The threat posed by homegrown extremists shows that the battle against terrorism has become more complex in the past year, underscoring the challenges of pinpointing and blocking terrorist plots, said Michael Leiter, director of the National Counterterrorism Center.
"Groups affiliated with al Qaeda are now actively targeting the United States and looking to use Americans or Westerners who are able to remain undetected by heightened security measures," FBI Director Robert Mueller told the Senate Homeland Security and Governmental Affairs Committee.
"It appears domestic radicalization and homegrown extremism is becoming more pronounced," Mueller said.
Homeland Security Secretary Janet Napolitano said al Qaeda has inspired an array of terrorist groups.
"We are all seeing more diverse activity" by a more diverse collection of groups, Napolitano said.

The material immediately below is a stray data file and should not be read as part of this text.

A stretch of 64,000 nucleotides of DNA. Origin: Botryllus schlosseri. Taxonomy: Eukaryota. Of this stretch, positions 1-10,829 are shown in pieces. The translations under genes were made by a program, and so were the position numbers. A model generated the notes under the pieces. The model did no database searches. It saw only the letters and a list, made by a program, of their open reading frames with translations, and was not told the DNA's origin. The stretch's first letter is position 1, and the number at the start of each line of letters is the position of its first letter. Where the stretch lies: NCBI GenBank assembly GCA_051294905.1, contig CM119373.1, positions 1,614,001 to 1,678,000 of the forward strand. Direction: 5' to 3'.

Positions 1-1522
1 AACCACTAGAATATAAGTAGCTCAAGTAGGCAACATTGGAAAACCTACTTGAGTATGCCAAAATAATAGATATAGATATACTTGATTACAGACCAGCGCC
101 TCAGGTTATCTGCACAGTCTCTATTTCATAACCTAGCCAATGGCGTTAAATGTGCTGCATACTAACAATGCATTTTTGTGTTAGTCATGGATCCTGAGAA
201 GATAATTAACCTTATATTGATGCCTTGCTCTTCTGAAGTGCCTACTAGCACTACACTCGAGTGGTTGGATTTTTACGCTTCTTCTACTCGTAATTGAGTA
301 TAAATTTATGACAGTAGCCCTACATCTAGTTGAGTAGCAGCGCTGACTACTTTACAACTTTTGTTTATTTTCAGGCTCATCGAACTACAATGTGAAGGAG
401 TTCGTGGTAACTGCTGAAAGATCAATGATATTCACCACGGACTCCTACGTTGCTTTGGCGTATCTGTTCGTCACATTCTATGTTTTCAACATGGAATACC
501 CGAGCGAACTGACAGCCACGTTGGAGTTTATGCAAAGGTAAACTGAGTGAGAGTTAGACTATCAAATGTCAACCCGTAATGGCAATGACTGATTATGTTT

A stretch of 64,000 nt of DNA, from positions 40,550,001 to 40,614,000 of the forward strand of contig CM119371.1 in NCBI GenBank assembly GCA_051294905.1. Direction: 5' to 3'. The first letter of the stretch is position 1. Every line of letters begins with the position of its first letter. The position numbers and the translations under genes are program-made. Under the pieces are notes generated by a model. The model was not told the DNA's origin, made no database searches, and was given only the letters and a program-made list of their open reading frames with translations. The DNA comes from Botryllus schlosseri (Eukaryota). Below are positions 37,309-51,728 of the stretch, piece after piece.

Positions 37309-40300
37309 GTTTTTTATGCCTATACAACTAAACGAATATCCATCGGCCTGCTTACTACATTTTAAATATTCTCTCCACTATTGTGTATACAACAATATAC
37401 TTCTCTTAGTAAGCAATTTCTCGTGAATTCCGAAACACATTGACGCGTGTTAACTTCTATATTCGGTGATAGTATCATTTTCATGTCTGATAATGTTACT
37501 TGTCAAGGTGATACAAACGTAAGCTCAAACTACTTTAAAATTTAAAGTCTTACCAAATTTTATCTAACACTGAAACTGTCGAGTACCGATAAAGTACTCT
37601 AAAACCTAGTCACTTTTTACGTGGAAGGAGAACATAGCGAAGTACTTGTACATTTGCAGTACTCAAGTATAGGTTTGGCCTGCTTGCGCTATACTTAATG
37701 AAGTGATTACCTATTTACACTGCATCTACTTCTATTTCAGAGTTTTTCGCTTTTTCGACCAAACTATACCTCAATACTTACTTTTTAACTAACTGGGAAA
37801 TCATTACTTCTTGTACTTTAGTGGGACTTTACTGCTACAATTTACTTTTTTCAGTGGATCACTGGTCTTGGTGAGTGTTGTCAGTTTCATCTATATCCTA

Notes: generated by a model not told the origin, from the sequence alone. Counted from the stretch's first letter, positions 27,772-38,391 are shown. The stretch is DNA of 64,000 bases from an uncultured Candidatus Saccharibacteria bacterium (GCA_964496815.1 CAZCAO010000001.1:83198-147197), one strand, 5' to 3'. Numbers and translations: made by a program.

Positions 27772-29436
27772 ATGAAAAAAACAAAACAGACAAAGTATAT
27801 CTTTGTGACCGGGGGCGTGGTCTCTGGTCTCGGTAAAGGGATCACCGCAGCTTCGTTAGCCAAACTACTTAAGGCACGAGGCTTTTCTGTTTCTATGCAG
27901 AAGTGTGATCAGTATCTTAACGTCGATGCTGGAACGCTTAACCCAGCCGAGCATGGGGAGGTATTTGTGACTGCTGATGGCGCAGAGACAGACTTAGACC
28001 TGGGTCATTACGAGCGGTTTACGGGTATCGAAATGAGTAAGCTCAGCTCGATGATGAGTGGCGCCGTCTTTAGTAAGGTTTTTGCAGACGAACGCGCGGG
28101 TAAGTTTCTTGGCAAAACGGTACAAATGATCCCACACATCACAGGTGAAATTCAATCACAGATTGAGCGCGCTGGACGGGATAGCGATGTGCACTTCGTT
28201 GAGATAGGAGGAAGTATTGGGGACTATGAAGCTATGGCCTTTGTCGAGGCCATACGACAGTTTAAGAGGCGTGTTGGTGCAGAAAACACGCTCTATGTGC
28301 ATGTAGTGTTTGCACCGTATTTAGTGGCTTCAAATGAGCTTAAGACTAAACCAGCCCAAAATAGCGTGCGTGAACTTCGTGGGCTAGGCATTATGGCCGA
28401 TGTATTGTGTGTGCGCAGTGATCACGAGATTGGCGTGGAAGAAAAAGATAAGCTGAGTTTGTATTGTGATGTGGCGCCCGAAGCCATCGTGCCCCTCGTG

Leiter said al Qaeda in Pakistan is at one of its weakest points organizationally. Nonetheless, he said, the terrorist group remains a capable and determined enemy that has proven its resilience over time.
A year ago, the FBI arrested Michael C. Finton in Illinois and Hosam Smadi in Texas in connection with unrelated bomb attempts. The bureau used online undercover agents and confidential human sources who monitored Finto and Smadi until their arrests.
"The threat is still all too real," said Sen. Joe Lieberman, I-Conn., the chairman of the committee.
The panel's ranking Republican, Sen. Susan Collins of Maine, said the shootings at Fort Hood, Texas, and the attempted Christmas Day attack on a Detroit-bound airliner show that the terrorist threat "is evolving and ever-changing" and "a chameleon by design."
Terrorists "are working increasingly to build alliances or essentially recruit soldiers for their army from within the United States," said Lieberman.